[LAD] "bleeding edge html5" has interesting Audio APIs
d at drobilla.net
Sat Nov 19 05:52:13 UTC 2011
On Fri, 2011-11-18 at 12:01 +0100, Adrian Knoth wrote:
> On Thu, Nov 17, 2011 at 11:48:28AM -0800, Niels Mayer wrote:
> > http://kinlan-presentations.appspot.com/bleeding/index.html#42
> Another step towards "What is an OS? I do everything in the browser."
> I don't really like it, though I see large-scale advantages when people
> don't have to install office anymore. ;)
> > Simple low-latency, glitch-free, audio playback and scheduling
> > Real-time processing and analysis
> > Low-level audio manipulation
> > Effects: spatial panning, low/high pass filters, convolution, gain, ...
> GUI-wise, using HTML5 sounds sane to me. Definitely for static UI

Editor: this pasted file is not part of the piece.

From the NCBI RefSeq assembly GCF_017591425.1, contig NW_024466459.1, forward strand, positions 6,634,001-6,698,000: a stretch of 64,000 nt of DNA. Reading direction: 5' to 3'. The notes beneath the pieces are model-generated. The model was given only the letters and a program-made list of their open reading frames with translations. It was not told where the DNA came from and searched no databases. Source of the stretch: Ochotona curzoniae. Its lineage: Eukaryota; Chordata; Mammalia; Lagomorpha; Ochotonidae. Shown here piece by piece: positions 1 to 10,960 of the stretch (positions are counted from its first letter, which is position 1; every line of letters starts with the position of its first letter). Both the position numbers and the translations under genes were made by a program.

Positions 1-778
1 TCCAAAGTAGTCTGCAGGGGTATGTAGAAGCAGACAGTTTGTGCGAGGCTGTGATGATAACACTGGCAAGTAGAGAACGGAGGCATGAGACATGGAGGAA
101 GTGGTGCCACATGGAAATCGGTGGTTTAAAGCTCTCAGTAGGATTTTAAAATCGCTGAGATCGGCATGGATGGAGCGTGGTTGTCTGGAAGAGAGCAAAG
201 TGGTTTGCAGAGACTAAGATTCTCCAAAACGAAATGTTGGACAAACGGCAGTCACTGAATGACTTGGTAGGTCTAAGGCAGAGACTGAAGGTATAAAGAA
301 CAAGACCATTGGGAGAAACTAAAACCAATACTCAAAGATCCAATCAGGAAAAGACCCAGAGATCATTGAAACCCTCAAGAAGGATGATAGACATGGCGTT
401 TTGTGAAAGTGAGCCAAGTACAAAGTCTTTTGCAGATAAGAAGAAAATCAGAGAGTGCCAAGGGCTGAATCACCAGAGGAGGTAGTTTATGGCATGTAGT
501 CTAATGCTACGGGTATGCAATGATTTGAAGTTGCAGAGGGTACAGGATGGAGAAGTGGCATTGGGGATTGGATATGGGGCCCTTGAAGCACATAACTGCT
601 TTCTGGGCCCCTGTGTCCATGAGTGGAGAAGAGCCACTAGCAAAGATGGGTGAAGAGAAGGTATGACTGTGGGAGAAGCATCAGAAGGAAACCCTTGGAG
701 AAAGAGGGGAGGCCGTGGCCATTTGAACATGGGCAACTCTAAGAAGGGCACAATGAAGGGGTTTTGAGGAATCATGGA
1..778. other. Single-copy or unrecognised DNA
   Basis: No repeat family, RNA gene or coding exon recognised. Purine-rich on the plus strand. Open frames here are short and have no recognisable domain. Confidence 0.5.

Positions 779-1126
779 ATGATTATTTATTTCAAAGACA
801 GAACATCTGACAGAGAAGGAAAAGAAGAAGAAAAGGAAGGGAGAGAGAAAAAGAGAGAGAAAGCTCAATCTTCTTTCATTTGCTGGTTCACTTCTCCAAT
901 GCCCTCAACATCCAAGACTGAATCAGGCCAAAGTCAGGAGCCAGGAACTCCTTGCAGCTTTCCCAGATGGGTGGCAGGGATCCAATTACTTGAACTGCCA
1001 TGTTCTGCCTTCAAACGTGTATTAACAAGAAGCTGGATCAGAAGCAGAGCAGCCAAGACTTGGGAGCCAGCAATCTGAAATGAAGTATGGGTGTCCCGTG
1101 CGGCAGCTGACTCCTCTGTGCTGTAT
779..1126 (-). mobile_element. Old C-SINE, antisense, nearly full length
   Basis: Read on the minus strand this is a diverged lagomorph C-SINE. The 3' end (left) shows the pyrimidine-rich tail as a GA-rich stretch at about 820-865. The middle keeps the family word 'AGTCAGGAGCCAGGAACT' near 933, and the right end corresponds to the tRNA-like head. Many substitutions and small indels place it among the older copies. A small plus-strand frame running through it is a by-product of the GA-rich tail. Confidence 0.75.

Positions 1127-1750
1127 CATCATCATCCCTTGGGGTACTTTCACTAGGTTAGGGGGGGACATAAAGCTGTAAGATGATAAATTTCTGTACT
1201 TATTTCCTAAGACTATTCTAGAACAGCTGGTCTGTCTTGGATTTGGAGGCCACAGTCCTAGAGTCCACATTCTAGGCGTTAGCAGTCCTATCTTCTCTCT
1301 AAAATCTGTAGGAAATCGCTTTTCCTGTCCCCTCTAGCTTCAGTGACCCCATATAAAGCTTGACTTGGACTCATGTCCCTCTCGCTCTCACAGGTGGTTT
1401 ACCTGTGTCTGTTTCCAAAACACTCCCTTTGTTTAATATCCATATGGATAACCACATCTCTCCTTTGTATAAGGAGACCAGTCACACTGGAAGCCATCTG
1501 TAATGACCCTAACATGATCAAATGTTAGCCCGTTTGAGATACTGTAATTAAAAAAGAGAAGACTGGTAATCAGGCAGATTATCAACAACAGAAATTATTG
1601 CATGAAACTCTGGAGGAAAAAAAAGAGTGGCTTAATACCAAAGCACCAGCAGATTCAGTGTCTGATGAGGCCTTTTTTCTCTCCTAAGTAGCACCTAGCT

> elements, no idea about meters.
> If they add decent ways to do DSP with it, I don't see a reason why the
> whole concept shouldn't fly.
I have every intention of moving as much GUI into the browser as
possible, FWIW. Whatever isn't good enough now will be soon enough.
Writing to native toolkits has always been the worst part of programming
an app, by far the biggest hindrance to true portability, and encourages
lack of UI/engine separation. I will not miss it one little bit.
There are things I don't like about it, and I'm sure a large number of
fellow retro curmudgeons around here feel likewise... but sometimes you
have to take a look around and acknowledge reality. How many people
reading this keep a device with a full blown web browser in their
pocket? When is the last time you used a computer that couldn't display
a web page? QED.
Writing one UI that works on all reasonable devices for free with zero
software installation? Free "remote control" with any PC or tablet or
phone with wifi? Yes please. Whatever cons there are, they don't even
come close to trumping that very tangible user-visible win.
P.S. I specifically mean UI. There may come a day when writing actual
audio code in whatever the browser runs is not completely insane, but
that day is not today.
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